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Hum Mov Sci. 2011 Jun;30(3):614-23. doi: 10.1016/j.humov.2010.10.010. Epub 2011 Mar 24.

Kinematics, kinetics, and electromyogram of ankle during drop landing: a comparison between dominant and non-dominant limb.

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Key Laboratory for Biomechanics and Mechanobiology of Ministry of Education, School of Biological Science and Medical Engineering, Beihang University, 100191 Beijing, China.


The biomechanical difference between the dominant and non-dominant limb has seldom been studied during double-leg landing. The objective of this study was to evaluate the effectiveness of limb laterality on the ankle kinematics, kinetics and electromyogram (EMG) during drop landing. Sixteen healthy adults were recruited and dropped individually from platforms with three different heights (0.32 m, 0.52 m, and 0.72 m). The ground reaction force, ankle joint kinematics, and surface EMG of tibialis anterior (TA) and lateral gastrocnemius (LG) were measured in both lower extremities. Two-way analysis of variance was used to analyze the effects of laterality and dropping height. The peak angular velocities in dorsiflexion and abduction were significantly higher in the dominant ankle, whereas the pre- and post-landing EMG amplitudes of the TA were significantly higher in the non-dominant limb. Compared with the dominant side, the non-dominant ankle has a more effective protective mechanism in that excessive joint motion is restrained by greater ankle flexor activity. Compared with the non-dominant side, the dominant ankle joint is in greater injury risk during drop landing, and data measured in the dominant limb may produce more conservative conclusions for injury protection or prediction.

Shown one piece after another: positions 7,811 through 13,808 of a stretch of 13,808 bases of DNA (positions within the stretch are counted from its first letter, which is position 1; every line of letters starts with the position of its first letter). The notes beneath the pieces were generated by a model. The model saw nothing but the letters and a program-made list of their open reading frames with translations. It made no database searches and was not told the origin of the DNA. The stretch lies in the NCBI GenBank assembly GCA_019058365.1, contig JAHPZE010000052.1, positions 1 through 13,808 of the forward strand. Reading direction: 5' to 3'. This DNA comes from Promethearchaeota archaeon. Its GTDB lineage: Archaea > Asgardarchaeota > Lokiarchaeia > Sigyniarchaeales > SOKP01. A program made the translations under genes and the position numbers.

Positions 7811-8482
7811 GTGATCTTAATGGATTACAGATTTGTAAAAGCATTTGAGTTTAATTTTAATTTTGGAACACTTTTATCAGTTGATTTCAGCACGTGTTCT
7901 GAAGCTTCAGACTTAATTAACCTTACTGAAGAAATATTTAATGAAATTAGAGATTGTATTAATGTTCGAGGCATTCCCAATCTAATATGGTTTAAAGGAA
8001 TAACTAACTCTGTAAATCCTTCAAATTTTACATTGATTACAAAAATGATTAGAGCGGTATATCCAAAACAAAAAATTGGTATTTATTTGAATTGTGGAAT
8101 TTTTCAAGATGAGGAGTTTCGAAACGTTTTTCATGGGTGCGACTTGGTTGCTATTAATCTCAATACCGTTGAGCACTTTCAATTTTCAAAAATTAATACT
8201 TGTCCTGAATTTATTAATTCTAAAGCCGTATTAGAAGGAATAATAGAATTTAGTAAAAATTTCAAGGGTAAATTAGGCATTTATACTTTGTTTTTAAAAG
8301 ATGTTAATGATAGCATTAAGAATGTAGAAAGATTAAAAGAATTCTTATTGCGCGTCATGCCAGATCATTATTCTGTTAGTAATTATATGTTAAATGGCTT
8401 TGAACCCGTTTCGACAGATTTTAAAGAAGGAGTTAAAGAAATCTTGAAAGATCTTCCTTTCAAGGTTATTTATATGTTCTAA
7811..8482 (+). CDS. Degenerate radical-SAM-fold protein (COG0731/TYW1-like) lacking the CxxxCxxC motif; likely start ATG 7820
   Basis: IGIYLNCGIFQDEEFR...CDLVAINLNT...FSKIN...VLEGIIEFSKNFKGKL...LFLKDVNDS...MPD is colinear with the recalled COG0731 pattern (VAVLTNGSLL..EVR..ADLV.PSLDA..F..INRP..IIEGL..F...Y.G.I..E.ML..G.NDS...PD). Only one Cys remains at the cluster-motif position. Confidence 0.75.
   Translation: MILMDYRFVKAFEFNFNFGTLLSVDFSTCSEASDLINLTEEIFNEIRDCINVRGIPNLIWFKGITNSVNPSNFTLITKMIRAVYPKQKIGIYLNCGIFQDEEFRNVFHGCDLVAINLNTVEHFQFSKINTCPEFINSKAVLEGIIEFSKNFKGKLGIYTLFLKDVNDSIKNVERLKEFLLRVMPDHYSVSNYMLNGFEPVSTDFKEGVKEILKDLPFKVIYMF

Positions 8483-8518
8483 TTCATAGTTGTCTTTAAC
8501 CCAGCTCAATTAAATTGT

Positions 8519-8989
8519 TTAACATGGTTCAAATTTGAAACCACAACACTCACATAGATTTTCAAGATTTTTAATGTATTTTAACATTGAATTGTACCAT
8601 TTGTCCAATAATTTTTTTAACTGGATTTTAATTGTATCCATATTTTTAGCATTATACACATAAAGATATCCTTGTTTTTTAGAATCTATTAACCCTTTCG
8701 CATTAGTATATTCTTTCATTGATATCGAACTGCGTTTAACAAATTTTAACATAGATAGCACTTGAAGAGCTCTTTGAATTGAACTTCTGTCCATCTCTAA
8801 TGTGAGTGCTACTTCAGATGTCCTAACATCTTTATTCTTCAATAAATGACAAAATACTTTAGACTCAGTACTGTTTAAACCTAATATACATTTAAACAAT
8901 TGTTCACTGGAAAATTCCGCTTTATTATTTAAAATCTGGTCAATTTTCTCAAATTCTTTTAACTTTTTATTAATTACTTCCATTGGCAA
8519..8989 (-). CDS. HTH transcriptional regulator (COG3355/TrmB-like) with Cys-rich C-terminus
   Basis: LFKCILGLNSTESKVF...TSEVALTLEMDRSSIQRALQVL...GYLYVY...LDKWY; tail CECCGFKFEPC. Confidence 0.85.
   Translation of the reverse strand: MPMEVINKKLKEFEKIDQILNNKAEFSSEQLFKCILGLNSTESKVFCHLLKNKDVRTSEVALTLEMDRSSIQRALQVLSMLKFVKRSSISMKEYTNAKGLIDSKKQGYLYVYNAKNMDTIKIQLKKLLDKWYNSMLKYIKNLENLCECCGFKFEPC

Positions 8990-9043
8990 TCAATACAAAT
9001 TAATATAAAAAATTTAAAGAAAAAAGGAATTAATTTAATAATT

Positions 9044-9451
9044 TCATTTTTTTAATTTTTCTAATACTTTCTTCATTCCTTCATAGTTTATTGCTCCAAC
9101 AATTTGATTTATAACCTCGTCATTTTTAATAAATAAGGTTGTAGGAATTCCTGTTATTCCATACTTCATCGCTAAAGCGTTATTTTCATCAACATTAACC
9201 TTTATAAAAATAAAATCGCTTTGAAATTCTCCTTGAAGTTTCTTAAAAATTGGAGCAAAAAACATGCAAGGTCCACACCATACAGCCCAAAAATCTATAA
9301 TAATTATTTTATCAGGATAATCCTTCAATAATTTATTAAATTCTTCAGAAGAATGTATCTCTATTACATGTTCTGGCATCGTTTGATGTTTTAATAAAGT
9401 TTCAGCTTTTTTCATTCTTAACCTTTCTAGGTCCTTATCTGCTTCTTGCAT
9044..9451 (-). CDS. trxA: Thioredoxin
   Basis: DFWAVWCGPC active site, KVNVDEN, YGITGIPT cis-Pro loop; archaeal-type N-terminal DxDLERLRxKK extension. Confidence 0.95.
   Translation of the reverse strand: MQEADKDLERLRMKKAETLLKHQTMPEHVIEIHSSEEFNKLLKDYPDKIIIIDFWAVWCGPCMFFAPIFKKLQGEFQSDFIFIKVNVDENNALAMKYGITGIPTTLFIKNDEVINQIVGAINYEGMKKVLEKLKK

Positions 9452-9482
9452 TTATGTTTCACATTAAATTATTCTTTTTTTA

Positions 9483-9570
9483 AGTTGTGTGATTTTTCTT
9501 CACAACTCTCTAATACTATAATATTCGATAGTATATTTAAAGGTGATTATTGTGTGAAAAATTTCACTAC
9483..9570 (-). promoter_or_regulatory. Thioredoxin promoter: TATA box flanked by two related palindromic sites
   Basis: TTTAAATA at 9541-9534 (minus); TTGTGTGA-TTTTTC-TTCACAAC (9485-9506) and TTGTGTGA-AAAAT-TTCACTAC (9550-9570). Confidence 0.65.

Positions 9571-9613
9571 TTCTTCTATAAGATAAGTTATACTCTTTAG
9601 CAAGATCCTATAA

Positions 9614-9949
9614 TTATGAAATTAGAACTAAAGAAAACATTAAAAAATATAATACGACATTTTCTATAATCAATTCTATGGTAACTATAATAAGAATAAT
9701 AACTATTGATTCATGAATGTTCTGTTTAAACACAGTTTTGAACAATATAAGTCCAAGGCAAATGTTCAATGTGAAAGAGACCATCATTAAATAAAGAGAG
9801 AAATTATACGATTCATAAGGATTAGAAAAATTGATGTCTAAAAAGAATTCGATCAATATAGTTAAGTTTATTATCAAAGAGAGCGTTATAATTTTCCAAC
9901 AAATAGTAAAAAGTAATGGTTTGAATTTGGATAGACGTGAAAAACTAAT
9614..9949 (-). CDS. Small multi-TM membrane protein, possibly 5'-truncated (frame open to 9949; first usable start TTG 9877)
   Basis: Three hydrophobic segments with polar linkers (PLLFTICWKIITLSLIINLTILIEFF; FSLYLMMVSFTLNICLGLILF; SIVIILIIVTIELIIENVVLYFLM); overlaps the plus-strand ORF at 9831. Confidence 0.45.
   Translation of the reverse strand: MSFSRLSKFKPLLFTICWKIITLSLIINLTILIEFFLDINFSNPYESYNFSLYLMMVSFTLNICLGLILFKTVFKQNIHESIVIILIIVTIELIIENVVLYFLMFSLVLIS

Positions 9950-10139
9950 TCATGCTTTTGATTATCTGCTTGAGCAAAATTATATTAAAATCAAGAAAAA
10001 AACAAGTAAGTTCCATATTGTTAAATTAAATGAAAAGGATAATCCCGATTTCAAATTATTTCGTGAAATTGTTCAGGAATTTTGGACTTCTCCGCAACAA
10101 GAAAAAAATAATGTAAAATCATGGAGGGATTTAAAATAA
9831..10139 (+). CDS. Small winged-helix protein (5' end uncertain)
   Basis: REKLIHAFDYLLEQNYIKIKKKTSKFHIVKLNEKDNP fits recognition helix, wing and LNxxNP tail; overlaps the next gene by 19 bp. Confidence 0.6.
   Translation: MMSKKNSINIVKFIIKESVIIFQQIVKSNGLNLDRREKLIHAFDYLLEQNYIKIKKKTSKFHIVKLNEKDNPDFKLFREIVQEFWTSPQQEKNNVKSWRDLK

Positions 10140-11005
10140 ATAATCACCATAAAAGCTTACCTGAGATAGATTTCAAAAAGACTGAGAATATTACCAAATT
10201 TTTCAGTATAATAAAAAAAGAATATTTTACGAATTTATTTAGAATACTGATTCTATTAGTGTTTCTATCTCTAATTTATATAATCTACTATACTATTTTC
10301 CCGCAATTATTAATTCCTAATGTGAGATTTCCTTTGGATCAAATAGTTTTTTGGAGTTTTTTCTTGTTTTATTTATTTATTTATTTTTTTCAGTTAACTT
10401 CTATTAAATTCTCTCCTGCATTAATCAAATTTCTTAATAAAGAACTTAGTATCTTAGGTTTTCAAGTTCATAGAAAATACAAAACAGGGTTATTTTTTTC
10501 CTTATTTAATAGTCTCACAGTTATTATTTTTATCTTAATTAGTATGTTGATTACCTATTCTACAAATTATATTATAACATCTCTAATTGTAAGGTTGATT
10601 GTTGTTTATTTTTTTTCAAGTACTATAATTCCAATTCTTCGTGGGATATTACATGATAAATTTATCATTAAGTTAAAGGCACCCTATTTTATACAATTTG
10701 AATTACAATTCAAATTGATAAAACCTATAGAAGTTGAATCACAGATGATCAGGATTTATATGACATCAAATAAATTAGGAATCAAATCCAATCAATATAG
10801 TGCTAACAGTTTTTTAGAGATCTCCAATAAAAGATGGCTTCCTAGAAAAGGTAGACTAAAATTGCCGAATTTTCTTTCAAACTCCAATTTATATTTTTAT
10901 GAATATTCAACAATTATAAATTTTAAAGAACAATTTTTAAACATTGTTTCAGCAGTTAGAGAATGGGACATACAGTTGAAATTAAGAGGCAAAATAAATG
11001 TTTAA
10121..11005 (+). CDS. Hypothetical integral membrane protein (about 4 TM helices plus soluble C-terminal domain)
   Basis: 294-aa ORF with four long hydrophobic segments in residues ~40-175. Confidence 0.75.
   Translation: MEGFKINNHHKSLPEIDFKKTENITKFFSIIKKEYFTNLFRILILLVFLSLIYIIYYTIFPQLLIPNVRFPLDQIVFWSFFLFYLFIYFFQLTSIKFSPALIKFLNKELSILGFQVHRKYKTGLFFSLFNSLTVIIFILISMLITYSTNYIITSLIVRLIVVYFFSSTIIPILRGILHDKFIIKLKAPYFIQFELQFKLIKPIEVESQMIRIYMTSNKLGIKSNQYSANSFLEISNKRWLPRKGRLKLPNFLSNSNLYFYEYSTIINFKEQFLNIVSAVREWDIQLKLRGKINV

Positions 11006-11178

[Indexed for MEDLINE]

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